I suppose they went through France to get anywhere else, but it was certainly a country they loved. I remember them bringing me a beautiful pair of shoes back from Paris – wouldn’t have been a bad idea to buy them to grow into, because they barely fitted from the start and actually were quite uncomfortable to walk in, but I didn’t say a word – partly because they were lovely shoes, partly because I really was so excessively polite and wouldn’t have wanted to complain, partly because I’ve always been absurdly frugal and didn’t want them wasted.
They loved driving through the mountains and they loved the Mediterranean coast. As Mago said in the comments yesterday, in those days the Côte d’Azur was not all a holiday Mecca and there were many coastal villages to explore. They also loved Nice and spent a few days there relaxing on each visit.
A couple of memories – at a seafront bar having a drink in the early evening, friends walked by. They all greeted each other, more drinks were ordered and they sat chatting together. It wasn’t for at least half an hour that someone said “Hang on, we didn’t know you were coming to Nice? We usually meet like this in Lowestoft.” Nothing will ever beat my Honeymoon Coincidence, but that wasn’t bad.
The daughter of friends married the son of the then director of a major London auction house. They met for a drink by prior arrangement one evening. The young wife was Bohemian by inclination and wore sandals, black leggings (not that they were called that then), a casual top and had slightly grubby feet and hair after a day on the beach. After an hour or so, goodbyes were said with the explanation that they had a dinner engagement – *young wife* needed time to bath and change, said the bridegroom. She looked surprised, reckoning she was fine just as she was. H’m. At that point my mother, at least, started to suspect it wouldn’t be a lifetime partnership.
My mother was always appropriately dressed, which sounds dull but wasn’t – she used to look lovely but – I don’t know quite how to say this without making them sound like crashing snobs, which they really were not. The only people they were disdainful of were those who showed off their wealth. It didn’t matter whether you had money or not, you should never let anyone feel awkward and you should treat them all the same. Having loud, extravagant parties, flaunting a lot of flesh when anyone who might be embarrassed was nearby, giving any impression you thought you were better than anyone else whatever your circumstances, brought out feelings of contempt. Wearing a ‘kiss me quick’ hat in Blackpool was fine, flashing more jewellery in Paris than anyone else was not. At all times, courtesy and consideration to hotel, shop or any other staff was paramount. By the early-sixties, they already felt the French Riviera was losing its shine by becoming a whole lot more glossy and fashionable, and they stopped going there. I suspect it was the reason they loved using the sports cars on the Continent where no one knew them: they were anxious not to show off.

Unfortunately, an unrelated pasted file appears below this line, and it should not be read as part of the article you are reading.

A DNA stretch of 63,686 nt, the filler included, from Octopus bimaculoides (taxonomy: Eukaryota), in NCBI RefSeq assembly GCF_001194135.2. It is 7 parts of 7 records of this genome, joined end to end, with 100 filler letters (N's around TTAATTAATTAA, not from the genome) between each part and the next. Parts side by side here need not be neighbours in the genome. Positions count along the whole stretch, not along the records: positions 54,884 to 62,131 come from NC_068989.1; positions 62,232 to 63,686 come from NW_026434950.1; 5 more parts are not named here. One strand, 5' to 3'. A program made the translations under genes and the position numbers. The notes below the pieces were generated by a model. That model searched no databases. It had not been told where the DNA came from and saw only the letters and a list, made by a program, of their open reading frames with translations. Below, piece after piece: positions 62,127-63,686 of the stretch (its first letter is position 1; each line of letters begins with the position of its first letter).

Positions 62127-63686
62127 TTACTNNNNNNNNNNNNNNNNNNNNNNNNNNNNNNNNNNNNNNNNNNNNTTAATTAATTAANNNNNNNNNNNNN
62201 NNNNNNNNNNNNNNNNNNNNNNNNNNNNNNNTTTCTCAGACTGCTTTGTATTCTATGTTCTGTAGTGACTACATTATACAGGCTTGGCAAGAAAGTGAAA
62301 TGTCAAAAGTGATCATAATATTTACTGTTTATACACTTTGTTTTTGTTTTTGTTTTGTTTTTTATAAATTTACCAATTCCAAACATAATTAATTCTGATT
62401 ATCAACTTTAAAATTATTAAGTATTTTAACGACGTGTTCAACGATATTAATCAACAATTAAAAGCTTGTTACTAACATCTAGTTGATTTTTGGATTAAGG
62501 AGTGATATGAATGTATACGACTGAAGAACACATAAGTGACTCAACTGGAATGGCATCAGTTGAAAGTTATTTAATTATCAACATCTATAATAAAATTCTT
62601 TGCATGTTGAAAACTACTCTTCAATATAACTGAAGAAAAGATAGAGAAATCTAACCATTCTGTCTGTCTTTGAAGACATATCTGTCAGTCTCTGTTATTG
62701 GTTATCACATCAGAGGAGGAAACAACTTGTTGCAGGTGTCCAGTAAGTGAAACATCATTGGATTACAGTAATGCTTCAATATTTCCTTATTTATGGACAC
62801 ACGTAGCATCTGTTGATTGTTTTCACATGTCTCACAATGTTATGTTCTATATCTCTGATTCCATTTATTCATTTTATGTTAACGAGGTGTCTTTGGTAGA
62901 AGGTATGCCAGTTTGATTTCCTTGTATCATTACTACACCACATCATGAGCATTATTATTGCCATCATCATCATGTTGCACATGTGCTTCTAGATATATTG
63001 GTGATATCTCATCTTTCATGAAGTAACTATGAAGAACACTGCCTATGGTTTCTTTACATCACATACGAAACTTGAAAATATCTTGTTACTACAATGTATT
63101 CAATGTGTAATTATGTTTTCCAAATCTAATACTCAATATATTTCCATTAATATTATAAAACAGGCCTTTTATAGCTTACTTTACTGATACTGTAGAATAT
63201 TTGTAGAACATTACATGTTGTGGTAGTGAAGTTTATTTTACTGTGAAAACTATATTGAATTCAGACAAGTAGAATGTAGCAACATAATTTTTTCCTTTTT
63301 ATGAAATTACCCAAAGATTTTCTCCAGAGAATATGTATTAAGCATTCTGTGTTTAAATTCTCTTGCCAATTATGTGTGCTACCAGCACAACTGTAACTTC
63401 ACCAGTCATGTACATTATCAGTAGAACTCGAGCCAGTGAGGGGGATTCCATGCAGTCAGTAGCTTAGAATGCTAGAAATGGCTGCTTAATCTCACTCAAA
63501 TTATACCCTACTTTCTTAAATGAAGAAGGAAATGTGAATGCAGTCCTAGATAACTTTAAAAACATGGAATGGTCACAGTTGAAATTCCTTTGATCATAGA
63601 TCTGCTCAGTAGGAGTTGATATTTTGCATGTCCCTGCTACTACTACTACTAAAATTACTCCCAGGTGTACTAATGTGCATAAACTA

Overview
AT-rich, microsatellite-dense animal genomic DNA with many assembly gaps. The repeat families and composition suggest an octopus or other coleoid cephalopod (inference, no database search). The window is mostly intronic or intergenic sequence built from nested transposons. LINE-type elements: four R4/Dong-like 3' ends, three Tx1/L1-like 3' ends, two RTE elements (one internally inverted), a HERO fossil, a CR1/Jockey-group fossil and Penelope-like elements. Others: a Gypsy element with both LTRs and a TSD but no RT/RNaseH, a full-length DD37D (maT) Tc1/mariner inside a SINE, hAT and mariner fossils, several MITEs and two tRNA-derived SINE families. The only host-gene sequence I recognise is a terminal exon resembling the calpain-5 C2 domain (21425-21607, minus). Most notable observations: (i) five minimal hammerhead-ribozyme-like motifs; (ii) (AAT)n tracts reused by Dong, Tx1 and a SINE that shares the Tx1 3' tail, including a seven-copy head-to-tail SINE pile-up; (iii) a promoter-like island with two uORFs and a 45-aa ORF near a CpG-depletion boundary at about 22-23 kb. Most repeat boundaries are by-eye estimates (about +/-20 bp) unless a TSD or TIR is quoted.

There were still many other lovely places though and, as I said, my father particularly enjoyed driving in the mountains. They had crossed the Alps by a particularly hair-raising road full of hairpin bends and I’m not sure how my mother took it. She had a tendency to carsickness at the best of times. But they reached their destination in France safely and spent the night at their hotel. I’m afraid I haven’t the faintest idea of the town. My father always drove, by the way, because my mother never did master a clutch and always drove an automatic. They had a new Daimler Dart, which they’d seen and ordered at the 1959 Motor Show (I have no idea what colour it was, nor if this was the model) and this was the first long run. The next day after lunch, they got in the car to get on their way again. At the first junction, the brakes failed. There was nothing. My father swung the wheel and turned the corner, tyres screeching. Fortunately – wouldn’t you know it? I may not have been there but my benediction held, I’ve always been lucky, even by proxy – there was a slight upward inclination, my father was able to run the wheels against the kerb and the car stopped.
It turned out that an urgent message had been received from Daimler at home, that there had been a fault in manufacture. The pipe carrying brake fluid was slightly long and rubbed every time the wheel was turned. It lasted them through the mountains, but that was it. Being hot and worn thin, it collapsed and the fluid drained out.
Still, no harm done, except possibly to my mother’s nerves.